WASHINGTON (Reuters) - The U.S. State Department confirmed on Wednesday that U.S. citizen James Wang has been imprisoned in China and that American diplomats have been denied permission to meet with him since he was arrested nearly 14 months ago.
Wang was one of two men who held senior positions on Hong Kong political magazines who were sentenced to prison terms on Tuesday on charges of illegal business operations, bribery and bid rigging, his lawyer has said.
Wang, 63, and Guo Zhongxiao, 41, were sentenced after five Hong Kong booksellers from a shop that specialized in gossipy books about China’s leaders disappeared and later appeared in custody in mainland China. The men worked for the political magazines New-Way Monthly and Multiple Face. Wang was a magazine founder and Guo a chief editor.
The case has raised concern about free speech in Hong Kong, a special administrative region of China. It has greater freedoms and separate laws from the mainland under a “one country, two systems” framework agreed when Britain handed back its former colony in 1997.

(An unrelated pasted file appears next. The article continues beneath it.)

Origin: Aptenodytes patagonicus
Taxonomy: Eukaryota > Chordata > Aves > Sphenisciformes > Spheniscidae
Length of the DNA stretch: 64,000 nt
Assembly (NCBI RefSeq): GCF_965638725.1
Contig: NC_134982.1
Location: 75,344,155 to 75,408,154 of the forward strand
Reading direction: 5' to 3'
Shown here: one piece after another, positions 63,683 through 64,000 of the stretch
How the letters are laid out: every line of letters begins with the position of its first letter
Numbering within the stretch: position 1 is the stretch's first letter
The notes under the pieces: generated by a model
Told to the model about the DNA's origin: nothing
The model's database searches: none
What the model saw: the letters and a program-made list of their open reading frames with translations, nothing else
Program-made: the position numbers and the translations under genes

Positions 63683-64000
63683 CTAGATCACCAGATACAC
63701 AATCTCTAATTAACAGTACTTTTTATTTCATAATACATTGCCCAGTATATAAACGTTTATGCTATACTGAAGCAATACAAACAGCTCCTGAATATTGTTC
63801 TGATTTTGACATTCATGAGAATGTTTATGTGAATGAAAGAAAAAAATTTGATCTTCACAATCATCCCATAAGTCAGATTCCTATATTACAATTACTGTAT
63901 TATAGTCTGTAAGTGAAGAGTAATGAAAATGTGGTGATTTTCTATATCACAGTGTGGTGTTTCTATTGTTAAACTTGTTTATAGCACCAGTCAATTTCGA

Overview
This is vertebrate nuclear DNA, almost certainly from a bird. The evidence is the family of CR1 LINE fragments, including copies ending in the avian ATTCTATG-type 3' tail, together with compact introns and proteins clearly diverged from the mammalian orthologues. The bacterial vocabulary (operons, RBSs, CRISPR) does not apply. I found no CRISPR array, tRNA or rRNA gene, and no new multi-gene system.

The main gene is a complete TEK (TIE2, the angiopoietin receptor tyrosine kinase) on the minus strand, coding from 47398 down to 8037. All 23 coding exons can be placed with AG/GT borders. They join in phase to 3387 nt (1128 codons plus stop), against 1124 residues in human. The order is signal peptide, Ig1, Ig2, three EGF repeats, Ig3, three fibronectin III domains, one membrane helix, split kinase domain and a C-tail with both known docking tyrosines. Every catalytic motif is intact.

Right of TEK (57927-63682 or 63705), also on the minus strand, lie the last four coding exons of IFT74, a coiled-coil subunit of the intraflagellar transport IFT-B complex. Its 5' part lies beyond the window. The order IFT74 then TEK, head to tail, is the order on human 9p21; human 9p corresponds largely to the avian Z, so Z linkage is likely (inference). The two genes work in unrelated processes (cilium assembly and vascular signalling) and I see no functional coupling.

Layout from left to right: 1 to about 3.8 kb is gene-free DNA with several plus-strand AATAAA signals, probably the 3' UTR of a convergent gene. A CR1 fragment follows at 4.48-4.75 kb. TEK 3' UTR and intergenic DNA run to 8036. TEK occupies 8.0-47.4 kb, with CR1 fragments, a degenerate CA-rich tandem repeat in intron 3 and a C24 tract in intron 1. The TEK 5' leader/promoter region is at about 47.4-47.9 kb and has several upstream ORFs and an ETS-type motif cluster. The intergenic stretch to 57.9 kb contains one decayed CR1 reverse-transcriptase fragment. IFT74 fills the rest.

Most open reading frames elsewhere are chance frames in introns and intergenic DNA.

Wang, identified by his lawyer as Wang Jianmin, was sentenced to five years and three months in prison. Guo was sentenced to two years and three months, Wang’s lawyers, Chen Nansha, has said. The Shenzhen Nanshan District Court published details in line with Chen’s account.
Asked about the case, U.S. State Department spokesman John Kirby said that since Wang’s arrest on May 31, 2014 “we’ve asked our Chinese counterparts repeatedly for permission to visit him, including permission to attend his trial. Those requests have all been denied.”
Kirby said the United States would continue to request access to Wang in order to provide consular services. Guo’s citizenship was not immediately clear, but he was born in China and had a Hong Kong identity card, Chen said.
Reporting by Washington newsroom; editing by Grant McCool